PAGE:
Leipzig Residency, Part 1

Artist Residency at the Leipzig International Art Program
By Marcelo Daldoce (MFA 2016)

Artists Adam Lupton (MFA 2016), Valerie Gilbert (MFA 2016),  Marcelo Daldoce (MFA 2016), and Charlotte Segall (MFA 2016) arriving for the summer 2016 Leipzig Residency
Adam Lupton, Valerie Gilbert, Charlotte Segal, and Marcello Daldoce will spend two months at the Leipzig International Art Program, housed in the former Leipziger Baumwollspinnerei.  While the Spinnerei is now an incredible cultural space for artists, musicians, and performers, it has a rich history through the 19th and 20th century with humble beginnings as a cotton spinning mill.

Leipziger Baumwollspinnerei

In June 1884, the Leipziger Baumwollspinnerei was founded, and it became the largest cotton mill in Europe. The Spinnerei was a modern place from the beginning. A training school, fire brigade, kindergarten, park, and gymnasium were all opened, with music bands and dance groups a part of factory's life. The site became a city inside a city.

Studios on the left and Art Supply Store on the right, how convenient?

The non-profit art space HALLE 14, the largest production hall on the Spinnerei site.

Cotton production continued throughout the first years after the Berlin Wall fell and Germany was reunified. Because of rising competitive markets, production of thread came to an end in 1993, causing the business to be liquidated and workers fired.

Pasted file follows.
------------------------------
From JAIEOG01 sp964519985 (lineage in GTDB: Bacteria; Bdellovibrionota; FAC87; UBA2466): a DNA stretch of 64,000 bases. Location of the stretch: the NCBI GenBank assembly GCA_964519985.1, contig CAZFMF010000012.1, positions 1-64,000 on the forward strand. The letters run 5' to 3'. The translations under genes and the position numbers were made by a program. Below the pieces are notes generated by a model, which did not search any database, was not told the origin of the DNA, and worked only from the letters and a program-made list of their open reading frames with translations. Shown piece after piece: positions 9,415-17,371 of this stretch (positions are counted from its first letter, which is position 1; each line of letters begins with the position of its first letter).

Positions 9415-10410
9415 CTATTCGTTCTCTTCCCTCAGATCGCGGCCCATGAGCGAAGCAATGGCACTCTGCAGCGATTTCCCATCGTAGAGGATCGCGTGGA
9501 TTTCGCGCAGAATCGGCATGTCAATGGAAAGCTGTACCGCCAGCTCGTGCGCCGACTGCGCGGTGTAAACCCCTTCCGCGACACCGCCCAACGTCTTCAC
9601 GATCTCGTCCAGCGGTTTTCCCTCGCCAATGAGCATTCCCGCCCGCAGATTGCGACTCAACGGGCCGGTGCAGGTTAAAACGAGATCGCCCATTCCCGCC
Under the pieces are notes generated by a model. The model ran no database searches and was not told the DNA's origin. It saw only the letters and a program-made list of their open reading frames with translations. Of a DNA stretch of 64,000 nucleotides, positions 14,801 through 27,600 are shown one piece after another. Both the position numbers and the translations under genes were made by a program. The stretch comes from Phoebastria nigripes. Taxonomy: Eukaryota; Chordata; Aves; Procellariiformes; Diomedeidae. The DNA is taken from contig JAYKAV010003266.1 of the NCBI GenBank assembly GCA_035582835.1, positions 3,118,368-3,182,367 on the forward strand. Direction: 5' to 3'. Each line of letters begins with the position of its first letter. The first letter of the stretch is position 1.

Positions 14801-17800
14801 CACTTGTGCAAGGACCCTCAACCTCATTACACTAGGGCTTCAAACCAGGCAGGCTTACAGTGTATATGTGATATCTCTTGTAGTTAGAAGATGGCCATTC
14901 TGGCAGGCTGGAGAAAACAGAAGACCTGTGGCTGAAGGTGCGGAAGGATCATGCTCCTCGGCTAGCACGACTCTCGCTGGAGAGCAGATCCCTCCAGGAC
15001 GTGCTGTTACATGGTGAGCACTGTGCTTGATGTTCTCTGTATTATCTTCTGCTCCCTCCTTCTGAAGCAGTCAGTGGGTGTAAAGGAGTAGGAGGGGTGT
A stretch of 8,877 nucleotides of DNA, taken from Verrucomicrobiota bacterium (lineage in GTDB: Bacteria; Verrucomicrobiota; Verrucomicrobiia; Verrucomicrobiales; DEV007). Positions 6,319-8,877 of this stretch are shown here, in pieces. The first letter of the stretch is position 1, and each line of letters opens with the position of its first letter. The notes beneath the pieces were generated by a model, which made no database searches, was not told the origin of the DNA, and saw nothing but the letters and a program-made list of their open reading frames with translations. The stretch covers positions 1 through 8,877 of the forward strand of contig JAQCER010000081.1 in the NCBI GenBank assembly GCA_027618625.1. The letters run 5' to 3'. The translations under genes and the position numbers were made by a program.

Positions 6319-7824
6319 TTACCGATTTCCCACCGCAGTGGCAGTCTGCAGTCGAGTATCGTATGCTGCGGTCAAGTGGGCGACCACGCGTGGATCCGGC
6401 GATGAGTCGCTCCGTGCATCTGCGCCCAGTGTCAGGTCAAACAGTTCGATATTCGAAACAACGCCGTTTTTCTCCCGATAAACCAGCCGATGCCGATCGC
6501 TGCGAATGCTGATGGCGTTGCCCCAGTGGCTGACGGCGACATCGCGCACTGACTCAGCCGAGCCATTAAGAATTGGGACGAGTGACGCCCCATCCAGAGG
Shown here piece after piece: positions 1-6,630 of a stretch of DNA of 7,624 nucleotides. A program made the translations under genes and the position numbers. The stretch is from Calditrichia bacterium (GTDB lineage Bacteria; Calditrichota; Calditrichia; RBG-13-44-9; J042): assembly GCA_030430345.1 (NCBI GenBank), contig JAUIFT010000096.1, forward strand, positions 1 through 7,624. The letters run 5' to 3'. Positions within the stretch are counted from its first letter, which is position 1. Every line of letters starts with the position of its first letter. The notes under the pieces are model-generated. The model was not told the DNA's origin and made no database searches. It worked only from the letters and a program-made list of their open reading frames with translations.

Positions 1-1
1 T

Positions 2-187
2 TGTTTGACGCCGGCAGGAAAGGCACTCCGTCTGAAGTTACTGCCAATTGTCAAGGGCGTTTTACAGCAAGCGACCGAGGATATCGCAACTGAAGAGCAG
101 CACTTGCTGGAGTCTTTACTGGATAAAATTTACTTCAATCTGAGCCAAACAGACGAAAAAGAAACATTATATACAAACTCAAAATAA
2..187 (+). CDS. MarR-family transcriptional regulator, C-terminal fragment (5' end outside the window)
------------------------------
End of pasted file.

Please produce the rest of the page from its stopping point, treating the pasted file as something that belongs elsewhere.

Leipzig International Art Program, as illustrated by Marcelo Daldoce (MFA 2016)

In July 2001, the site was bought by its current owners, and a completely new phase of the Spinnerei began. The empty rooms were used for alternative projects: a summer academy was opened; the first few artists set up studios; architecture firms, workshops, and exhibition rooms gradually moved in.

Neo Rauch's Gallery Eigen-Art

It was mostly artists who acted as the pioneers of revitalization, and as a result the Spinnerei now boasts over 100 studios. The first artists to set up included some well known international names, such as Neo Rauch€“ who still works here. In addition to artists, musicians, dancers, craftspeople, architects, traders, printers and designers were and still are attracted by this cultural factory.

Among the 100 artist studios, here is ours!

In 2005, six Leipzig galleries opened new exhibitions in the Spinnerei, with a spectacular open weekend that received well over 10,000 visitors. Today the Spinnerei is home to 14 galleries and exhibition spaces.

Adam Lupton inside the studio - two months to fill up all these walls with paintings!

In 2007, The Guardian Newspaper described the Spinnerei as "the hottest place on Earth." Now, due to its ever-expanding popularity, collectors from across the world come in private jets and helicopters to this cultural center that was once a humble cotton mill.

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